When pop music started in a big way in the 1960s, it seemed at times like an especially silly medium, favoured by hormonal school girls and connected up with delinquent and tediously bizarre behaviour.
By contrast, philosophy had a reputation for being deeply serious and impressive – the natural home of the big ambition to understand ourselves and transform the world through ideas.
But since the 1960s, philosophy has stalled and pop has conquered the world. It is now the foremost medium for the articulation of ideas on a mass scale. This explains why, if it is to survive, philosophy must study pop; part of its salvation lies in understanding pop’s techniques so as to be able to become, in crucial ways, a little more like it.
There are a host of critical lessons philosophy can learn from pop. For a start, pop teaches us about charm. The great pop songs are bewitchingly, dazzlingly charming in the manner in which they get their messages across: they know exactly how to wear away our defences and enter our imaginations with easy grace. It’s a reminder that it isn’t enough for ideas to be correct. For them to become powerful and deliver on their promises, they need to know how to win over an audience. Pop is the most seductive force the world has ever known; it has more – and more devoted – adherents than all religions put together. It is more deeply loved, more trusted, and a more constant companion in our joys and sorrows than any other art form.
Pop has become powerful in part because it has cleverly understood the division of labour. Those who can sing and hold the crowd may not be the same as those who know how to write music or arrange instruments. Pop is unashamed about uniting talent wherever it finds it, so that the final result can combine the most beautiful face with the finest voice, the best score and the most beguiling instrumental arrangement. Pop has overcome the Romantic hangup about the unique creator, it knows that the most intimate, heartfelt result may be the outcome of large-scale institutional collaboration.
Pop teaches us too about compression. It knows our lives are busy and has an extraordinarily ambitious sense of what could be achieved in under three minutes. Like all other art forms, pop is trying to communicate ideas, but it bypasses the more resistant intellectual parts of the mind. All the usual obstacles to reaching another person are stripped away in the name of visceral intimacy. Pop achieves what Pericles, Lincoln, Dickens and Proust were attempting – and spectacularly exceeds all of them. It provides the ultimate demonstration of the 19th-century theorist Walter Pater’s tantalising assertion that ‘All art aspires to the condition of music.’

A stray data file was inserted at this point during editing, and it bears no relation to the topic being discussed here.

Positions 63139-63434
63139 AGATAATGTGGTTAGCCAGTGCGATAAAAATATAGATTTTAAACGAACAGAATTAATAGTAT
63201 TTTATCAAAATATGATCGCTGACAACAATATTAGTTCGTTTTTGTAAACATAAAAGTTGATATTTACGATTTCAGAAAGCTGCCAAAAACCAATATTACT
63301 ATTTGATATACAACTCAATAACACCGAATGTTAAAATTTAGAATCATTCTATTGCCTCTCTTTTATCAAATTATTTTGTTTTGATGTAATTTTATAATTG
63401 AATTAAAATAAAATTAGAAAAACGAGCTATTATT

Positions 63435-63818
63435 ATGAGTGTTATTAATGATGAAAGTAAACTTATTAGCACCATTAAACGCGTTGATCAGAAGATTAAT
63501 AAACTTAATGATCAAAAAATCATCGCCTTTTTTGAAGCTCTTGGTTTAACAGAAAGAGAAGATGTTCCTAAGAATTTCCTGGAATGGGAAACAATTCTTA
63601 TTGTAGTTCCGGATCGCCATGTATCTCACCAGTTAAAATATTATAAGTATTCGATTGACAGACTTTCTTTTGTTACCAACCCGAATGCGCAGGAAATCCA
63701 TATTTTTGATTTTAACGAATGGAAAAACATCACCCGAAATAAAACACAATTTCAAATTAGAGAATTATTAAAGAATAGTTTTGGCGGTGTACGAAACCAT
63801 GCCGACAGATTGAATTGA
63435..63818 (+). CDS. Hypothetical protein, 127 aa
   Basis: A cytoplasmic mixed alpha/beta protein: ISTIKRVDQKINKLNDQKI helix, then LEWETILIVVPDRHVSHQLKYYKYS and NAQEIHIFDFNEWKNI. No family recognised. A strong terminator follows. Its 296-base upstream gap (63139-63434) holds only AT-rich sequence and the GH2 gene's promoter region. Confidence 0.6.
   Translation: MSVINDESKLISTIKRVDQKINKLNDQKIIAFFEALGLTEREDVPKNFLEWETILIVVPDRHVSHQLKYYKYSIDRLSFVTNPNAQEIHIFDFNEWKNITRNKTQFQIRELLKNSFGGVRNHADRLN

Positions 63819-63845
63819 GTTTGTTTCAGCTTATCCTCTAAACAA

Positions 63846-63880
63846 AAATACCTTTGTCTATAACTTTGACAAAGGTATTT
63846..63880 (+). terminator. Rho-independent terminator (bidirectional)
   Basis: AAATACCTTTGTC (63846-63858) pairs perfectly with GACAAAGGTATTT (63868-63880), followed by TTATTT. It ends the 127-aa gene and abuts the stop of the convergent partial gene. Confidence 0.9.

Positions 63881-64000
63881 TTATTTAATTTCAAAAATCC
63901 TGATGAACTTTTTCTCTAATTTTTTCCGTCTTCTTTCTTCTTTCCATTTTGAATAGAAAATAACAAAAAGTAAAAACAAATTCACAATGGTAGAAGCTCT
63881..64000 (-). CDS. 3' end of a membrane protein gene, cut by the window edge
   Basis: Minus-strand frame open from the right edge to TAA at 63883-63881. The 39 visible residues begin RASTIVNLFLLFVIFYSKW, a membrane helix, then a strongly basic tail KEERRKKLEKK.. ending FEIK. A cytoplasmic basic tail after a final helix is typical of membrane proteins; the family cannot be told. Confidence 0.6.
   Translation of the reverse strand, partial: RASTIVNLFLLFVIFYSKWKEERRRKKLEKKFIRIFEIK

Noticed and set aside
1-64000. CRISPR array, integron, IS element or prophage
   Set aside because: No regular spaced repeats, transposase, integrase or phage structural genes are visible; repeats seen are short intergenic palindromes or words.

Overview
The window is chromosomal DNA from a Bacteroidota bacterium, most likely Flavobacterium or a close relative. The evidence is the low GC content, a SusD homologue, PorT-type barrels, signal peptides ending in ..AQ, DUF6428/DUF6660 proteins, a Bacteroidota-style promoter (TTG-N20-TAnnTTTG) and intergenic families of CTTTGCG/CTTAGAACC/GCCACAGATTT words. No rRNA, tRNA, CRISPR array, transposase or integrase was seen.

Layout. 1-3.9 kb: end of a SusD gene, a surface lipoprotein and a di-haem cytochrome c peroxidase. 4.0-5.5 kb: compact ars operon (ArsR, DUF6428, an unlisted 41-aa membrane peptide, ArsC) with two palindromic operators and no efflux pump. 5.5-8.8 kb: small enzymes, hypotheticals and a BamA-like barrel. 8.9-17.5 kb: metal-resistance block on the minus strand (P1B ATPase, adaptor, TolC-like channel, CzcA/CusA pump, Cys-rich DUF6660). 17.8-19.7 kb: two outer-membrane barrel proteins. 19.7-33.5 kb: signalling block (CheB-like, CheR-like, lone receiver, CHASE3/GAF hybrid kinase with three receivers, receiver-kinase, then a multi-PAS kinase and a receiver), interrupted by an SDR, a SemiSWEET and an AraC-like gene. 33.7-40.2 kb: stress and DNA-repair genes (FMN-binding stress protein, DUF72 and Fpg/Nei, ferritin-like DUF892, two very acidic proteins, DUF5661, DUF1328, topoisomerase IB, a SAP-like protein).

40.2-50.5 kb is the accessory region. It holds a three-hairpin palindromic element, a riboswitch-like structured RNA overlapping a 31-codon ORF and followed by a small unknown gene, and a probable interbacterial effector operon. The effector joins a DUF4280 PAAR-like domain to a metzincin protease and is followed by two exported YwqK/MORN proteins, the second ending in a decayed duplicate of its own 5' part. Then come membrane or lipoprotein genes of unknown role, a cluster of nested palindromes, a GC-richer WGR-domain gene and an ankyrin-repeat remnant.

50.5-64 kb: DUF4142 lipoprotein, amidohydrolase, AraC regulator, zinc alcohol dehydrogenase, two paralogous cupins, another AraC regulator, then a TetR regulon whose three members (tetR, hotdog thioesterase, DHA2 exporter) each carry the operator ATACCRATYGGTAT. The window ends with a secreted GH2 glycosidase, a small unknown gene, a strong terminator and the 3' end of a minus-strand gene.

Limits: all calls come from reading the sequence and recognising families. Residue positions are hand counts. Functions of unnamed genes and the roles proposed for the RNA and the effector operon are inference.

Like religion, pop knows that repetition is key. It works its effect through being heard again and again. It would prefer to grab three minutes from you every day, than three hours every two months. Like religious incantation, it is interested in working upon our souls cumulatively.
Pop is intelligent in not being afraid of simplicity; it is too wise to be held back by pedantry or erudition. It knows that our emotional needs are in essence obvious: to be encouraged, to be held, to be jollied, to be reassured when we are alone, to be told something beautiful and uplifting. It doesn’t suffer from high art’s perverse addiction to subtlety. It accepts that the core of our minds may be astonishingly basic in its structure.
Pop is ultimately the master of collective euphoria. It possesses what churches and politicians would like, but are so rarely able to secure. It has worked out how to generate shared moments of deep emotion about important things. In the stadium, the singer functions as a high priest, for whom the flock might be ready to make major sacrifices; they would, in their benign frenzy, be willing to go anywhere.
That philosophy needs to learn from pop doesn’t preclude that pop needs – of course – to learn quite a bit from philosophy as well.
Pop currently touches on the big themes but doesn’t, as yet, properly take up many of the opportunities that lie its way. It is lacking in ultimate ambitions.
In the future, we need pop musicians to take up the challenge of investigating the deepest truths, of getting behind transformative concepts and of making these into the things we’ll sing about in front of the bathroom mirror with our hairbrushes – so that they become the background sounds of our inner lives. The world waits for a redemptive synthesis between philosophy and pop.